If the attack come through the web pages, the access log (or the equivalent) can be very useful.


You can also further isolate your EC2 instances by putting them behind an Elastic Load Balancer and only accepting traffic from the ELB instance. This puts more of the onus on Amazon to manage DDOS attacks.

I assume that you'll still have SSH open to all, so it's likely you'll still see some rogue traffic coming in there, unless you can lock down that port to some static IPs. You could change the SSHd port to something more obscure (i.e., something other than 22) to further reduce DDOS hits (most bots only check known ports).

I'll also mention fail2ban, which can monitor logs and temporarily modify your ip tables to block specific IPs (for instance, if there have been 6 failed attempts to SSH into your host from a single IP address, it can block that IP for 30 minutes or so). Keep in mind that (as Jordan astutely commented) fail2ban is probably not appropriate for blocking proxied traffic (e.g., that from an ELB) because it will block the IP of the proxy, not necessarily the original remote IP.

I haven't used it, but Apache mod_evasive may also be worth investigating; however, it may have the same weakness as fail2ban when it comes to IP-based blocking.

  • +1 thank you. actually i did have ssh closed down ;)
    – cwd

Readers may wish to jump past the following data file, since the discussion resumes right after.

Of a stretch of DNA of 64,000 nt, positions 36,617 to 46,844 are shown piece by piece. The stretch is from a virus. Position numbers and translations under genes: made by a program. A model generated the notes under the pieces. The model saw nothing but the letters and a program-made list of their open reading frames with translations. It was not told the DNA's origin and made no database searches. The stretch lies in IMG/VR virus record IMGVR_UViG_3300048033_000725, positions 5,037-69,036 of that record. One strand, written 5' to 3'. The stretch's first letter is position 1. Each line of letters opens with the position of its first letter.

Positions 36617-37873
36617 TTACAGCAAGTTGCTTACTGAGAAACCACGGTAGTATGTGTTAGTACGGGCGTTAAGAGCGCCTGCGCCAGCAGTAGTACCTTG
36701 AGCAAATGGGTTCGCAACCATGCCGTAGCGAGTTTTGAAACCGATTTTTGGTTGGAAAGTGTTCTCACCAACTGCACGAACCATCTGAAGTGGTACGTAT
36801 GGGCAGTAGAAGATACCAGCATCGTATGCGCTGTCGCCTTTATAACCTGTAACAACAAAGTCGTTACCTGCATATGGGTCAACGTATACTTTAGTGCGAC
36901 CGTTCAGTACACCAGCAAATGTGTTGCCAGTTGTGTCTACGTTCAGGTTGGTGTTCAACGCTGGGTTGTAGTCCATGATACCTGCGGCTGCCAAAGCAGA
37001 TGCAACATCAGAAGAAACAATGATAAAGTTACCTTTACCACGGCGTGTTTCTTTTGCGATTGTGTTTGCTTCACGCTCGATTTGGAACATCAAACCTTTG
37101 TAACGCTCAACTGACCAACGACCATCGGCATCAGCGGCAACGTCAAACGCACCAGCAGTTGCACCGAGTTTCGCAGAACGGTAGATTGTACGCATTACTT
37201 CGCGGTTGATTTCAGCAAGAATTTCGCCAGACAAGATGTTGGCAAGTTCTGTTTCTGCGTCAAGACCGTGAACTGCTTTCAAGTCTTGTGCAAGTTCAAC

Dec 13, 2011 at 21:35
  • 2
    Note that if you are behind an ELB, fail2ban will not work — because it generally functions by blocking an IP in iptables. But the IP is always going to be that of your ELB. I realized that after trying to add fail2ban to my setup. It doesn't work if the user is only accessing via the ELB. Jun 22, 2016 at 17:44

If you are using Apache, I suggest using mod_security. Packaged by most vendors, the core rules set does a fantastic job.

Another hardening step is limiting the requests at the webserver level. Nginx., Apache can throttle and limit incoming requests.

  • awesome - those look like fantastic options thanks!
    – cwd
    Mar 8, 2012 at 1:15

The solution I use for blocking realtime bad activity IP's coming out of AWS and others is this... In my CSF Firewall in the config for LFD Blocklists I use a list found here - http://myip.ms/browse/blacklist/Blacklist_IP_Blacklist_IP_Addresses_Live_Database_Real-time

Download Blacklist for CSF Firewall » http://myip.ms/files/blacklist/csf/latest_blacklist.txt

No more outrageously obnoxious AWS traffic.

  • 1
    This does not answer the question.
    – kasperd
    Aug 14, 2014 at 6:47

I am biased, as I work for a content delivery network as a security Presales engineer.

However, leveraging a Ddos mitigation solution on a content delivery network ensures that you never run out of resources at the origin. It's similar to putting an F5 load balancer in front of your site, but spread to thousands of locations around the world.